MS Risk Blog

Welcome to Russia: Crimea Declares Independence and Applies to Join Russia

Posted on in Ukraine title_rule

Following Sunday’s referendum in Crimea, the European Union (EU) has agreed to impose travel bans and asset freezes against twenty-one officials from Russia and the Ukraine.  The EU announced its new sanctions after a meeting of foreign ministers in Brussels, with Lithuania’s Foreign Minister Linas Linkevic indicated that further measures were expected to be taken in the upcoming days.

The move comes just one day after Crimea’s referendum, in which officials indicate that 96.6% of voters backed breaking away from Ukraine and joining Russia.  On Monday, Crimea declared its independence and applied to join Russia.  This is the most radical redrawing of the European map since Kosovo’s 2008 declaration of independence from Serbia.

The Ukraine’s interim president Oleksandr Turchynov denounced the vote as a “great farce.”  Ukraine’s lawmakers also approved a partial mobilisation of the army, which is aimed at countering Russian troops’ effective seizure of Crimea.  The defence minister also insisted that Ukrainian troops would stay in the strategic Black Sea region.

Although EU officials have not released any names of the twenty-one officials, who will have travel bans and asset freezes imposed on them, they will reportedly affect top Russian ministers and presidential aids, however not Putin himself, and are mean to demonstrate the West’s united resolve to punish Kremlin for its overt show of post-Soviet might.  Despite the sanctions, Putin has signalled that he has no intentions of turning back on what he describes as his defence of ethnic Russians who have come under increasing attack from Ukrainian ultranationalists.  Other authorities in Moscow and ordinary Russians have also appeared unfazed by the threat of Western sanctions and international isolation.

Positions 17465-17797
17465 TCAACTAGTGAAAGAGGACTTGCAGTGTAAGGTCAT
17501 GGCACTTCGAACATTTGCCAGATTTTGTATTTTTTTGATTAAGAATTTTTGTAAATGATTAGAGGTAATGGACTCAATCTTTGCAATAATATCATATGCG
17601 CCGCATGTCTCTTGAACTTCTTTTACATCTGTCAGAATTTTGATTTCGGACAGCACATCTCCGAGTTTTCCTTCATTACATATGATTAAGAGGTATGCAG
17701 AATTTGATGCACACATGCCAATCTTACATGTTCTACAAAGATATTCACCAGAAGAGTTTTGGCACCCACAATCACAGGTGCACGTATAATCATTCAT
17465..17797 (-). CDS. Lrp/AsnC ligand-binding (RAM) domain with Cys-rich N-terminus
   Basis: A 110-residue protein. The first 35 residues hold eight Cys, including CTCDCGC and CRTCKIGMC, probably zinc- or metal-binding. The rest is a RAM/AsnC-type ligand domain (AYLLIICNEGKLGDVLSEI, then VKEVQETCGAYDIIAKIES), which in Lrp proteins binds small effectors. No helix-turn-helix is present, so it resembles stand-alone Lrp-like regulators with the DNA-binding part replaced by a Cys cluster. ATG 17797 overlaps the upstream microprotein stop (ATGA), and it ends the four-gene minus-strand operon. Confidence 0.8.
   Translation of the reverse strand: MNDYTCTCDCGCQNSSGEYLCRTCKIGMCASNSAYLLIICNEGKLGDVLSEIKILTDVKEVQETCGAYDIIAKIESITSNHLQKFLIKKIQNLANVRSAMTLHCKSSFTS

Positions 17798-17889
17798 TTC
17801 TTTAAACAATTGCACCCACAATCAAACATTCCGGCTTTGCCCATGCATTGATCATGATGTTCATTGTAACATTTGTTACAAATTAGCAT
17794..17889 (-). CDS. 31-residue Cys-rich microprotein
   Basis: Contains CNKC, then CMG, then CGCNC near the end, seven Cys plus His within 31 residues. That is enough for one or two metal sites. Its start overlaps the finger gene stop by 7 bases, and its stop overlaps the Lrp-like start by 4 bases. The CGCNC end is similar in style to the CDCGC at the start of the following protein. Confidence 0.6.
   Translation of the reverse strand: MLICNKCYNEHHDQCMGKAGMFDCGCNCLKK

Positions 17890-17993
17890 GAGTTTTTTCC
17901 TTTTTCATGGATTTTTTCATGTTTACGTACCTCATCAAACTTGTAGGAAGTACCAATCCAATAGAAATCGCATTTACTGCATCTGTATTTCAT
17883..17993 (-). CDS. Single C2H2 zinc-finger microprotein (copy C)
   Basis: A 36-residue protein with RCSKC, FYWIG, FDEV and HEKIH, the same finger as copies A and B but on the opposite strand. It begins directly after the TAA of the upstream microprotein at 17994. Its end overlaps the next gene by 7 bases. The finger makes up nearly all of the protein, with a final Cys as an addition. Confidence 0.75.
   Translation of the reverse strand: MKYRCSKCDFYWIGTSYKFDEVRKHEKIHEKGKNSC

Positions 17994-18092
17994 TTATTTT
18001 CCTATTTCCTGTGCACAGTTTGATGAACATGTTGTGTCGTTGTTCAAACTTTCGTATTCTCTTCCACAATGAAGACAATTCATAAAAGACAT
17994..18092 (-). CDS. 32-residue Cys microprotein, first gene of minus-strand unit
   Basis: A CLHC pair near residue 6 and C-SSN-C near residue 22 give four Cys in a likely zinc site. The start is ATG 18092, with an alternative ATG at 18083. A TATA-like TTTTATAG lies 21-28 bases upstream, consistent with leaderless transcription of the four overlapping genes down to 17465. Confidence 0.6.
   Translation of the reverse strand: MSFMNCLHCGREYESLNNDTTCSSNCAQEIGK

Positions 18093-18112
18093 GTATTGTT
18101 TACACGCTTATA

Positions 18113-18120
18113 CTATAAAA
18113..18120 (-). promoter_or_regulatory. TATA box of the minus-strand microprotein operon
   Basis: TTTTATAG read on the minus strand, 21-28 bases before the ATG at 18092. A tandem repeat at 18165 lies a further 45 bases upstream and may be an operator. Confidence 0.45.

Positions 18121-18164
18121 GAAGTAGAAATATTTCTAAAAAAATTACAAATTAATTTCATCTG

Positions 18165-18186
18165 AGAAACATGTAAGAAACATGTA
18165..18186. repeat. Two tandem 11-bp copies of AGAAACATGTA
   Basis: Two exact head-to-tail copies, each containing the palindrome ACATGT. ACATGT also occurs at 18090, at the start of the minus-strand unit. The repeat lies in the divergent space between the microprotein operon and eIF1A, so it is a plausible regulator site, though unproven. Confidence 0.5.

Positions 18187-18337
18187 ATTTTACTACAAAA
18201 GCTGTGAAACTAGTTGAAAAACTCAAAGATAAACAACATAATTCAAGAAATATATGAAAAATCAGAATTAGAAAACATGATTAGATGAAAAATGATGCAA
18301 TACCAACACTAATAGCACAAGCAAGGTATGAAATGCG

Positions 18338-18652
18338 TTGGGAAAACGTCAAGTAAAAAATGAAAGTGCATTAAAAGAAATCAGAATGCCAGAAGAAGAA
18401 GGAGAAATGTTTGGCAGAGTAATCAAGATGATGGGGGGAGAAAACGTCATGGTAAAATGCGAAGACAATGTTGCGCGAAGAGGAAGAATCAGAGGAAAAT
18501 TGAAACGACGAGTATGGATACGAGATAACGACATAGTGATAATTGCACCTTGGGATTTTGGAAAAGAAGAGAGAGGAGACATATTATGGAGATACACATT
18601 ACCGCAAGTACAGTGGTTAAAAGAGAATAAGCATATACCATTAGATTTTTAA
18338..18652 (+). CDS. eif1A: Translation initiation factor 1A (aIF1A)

The latest crisis follows the ousting on 22 February 2014 of Ukraine’s pro-Moscow president Victor Yanukovych, who had sparked months of street protests by rejecting a planned EU trade deal in favour of closer ties with Moscow.  Pro-Russian forces have been in control of Crimea since late February however Moscow has on a number of occasions stipulated that the troops are pro-Russian self-defence forces and are not under its direct control.

Most of the international community has rejected the referendum, calling it illegal because Russia had vowed to respect its neighbour’s territorial integrity under a 1994 agreement that saw Ukraine renounce its Soviet-era nuclear arms.  The White House indicated over the weekend that US President Barack Obama had warned his Russian counterpart Vladimir Putin that Washington and its allies would “never” recognize Crimea’s breakaway vote.  However the government in Crimea has announced a series of measures that are aimed at severing its ties with Ukraine.  Amongst these are seizing Ukrainian institutions and plans to set the peninsula on Moscow time.

On Tuesday, Russian President Vladimir Putin will address both houses of Parliament over Crimea’s vote to leave Ukraine and become a part of Russia.  According to Ivan Melnikov, the first deputy speaker of the lower house, the State Duma, “the speech of the president with an address on Crimea has been scheduled for 3 PM (1100 GMT).  The Kremlin has confirmed the statement however the contents of Putin’s address have not been revealed.  State Duma speaker Sergei Naryshkin indicated that Russia will recognize Crimea’s independence from Ukraine in a special treaty, with lawmakers also stating that they would accelerate procedures to allow Crimea to join Russia and fast-track bills to give out Russian passports to local residents.